Blockchain, according to many IT specialists, is still an underestimated technology, which became famous because of cryptocurrencies. Cryptocurrencies are just a niche application of blockchain technology causing a mental perception of the technology as dangerous, suspicious, and unregulated by law. Unfortunately, the association for many people is unequivocal — blockchain and cryptocurrency are one thing, and in fact they are not. Bitcoin, the most popular cryptocurrency, made the term blockchain popular. And blockchain is a decentralized and distributed database without a centralized data storage, used to record individual operations, transactions, payments, database activities, all encrypted with cryptographic algorithms.
All transactions are encrypted with the public key. Information about these actions is stored in many places on the network called nodes. The transaction information is not controlled by a single broker. After confirming their correctness, the transactions are added to the data block and “propagated” to the nodes of the blockchain. Each created data block contains a certain number of records with transactions, and the block size is determined in a specific blockchain implementation.
The security of blockchain technology results from the assumptions guiding the creators, which are: transaction history inviolability, decentralization, and encryption. Importantly, blockchain does not need any intermediary institution that verifies transaction data or confirms its participants. Typically, this is where, in the case of traditional centrally stored data structures, identity theft and operations take place on the data that they want to protect. Thanks to its dispersion and decentralization, it is resistant to failures of IT systems. Blockchain security also includes consensus and immutability. Consensus refers to the ability of nodes gathered in a distributed network to reconcile the true state of the network and the validity of the transaction. Immutability refers to the ability of a blockchain network to prevent changes to transactions that have already been recorded. Thus, blockchain technology can detect that the data integrity in one of the nodes has been modified in some way (although it is practically impossible) preventing the changed data from spreading to all other nodes.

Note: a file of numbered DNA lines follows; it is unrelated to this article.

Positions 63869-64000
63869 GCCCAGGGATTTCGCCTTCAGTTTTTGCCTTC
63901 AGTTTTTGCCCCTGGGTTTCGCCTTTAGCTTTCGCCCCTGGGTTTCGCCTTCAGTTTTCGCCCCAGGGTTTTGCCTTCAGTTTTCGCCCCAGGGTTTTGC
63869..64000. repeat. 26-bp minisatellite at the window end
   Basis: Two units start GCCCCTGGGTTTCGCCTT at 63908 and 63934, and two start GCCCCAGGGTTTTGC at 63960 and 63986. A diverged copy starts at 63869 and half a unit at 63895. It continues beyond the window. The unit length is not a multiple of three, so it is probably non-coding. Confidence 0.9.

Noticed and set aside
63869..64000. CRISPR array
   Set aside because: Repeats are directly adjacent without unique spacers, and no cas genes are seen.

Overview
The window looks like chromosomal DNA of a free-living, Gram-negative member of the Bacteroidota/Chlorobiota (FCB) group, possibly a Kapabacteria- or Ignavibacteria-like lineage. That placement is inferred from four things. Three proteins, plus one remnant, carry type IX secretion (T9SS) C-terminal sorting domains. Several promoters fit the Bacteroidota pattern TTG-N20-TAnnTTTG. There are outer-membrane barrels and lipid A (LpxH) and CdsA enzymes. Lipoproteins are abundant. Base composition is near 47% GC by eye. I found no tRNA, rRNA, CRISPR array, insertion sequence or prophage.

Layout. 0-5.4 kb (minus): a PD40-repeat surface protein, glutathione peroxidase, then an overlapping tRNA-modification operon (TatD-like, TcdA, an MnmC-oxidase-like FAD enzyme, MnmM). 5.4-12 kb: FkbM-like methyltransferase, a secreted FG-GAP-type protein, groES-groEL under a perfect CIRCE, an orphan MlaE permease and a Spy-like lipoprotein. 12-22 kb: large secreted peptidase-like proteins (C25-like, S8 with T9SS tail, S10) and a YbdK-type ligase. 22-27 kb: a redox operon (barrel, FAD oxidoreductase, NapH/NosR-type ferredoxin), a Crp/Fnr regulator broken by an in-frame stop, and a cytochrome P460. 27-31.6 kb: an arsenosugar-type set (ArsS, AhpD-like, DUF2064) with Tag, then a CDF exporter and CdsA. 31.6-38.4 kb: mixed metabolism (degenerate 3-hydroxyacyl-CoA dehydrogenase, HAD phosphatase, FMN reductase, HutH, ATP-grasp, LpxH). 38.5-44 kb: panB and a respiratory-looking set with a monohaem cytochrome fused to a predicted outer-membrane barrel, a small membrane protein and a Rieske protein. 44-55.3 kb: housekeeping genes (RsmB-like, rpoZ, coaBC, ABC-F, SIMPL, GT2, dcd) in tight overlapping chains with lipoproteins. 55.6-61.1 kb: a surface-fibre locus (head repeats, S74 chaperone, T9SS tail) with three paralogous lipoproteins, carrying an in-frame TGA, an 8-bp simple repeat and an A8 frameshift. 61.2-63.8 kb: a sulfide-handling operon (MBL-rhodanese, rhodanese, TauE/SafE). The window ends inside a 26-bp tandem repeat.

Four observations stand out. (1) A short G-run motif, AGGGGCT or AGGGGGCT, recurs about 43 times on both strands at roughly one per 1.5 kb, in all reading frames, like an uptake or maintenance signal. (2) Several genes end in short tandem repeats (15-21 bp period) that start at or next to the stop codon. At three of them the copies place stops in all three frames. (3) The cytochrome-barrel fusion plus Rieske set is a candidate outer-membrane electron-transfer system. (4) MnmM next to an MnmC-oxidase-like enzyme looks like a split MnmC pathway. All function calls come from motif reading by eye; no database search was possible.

Blockchain is based on the DLT technology, i.e., the Distributed Ledger Technology — a distributed database technology whose registers are replicated, shared, and synchronized as part of the consensus of various geographically dispersed people or organizations.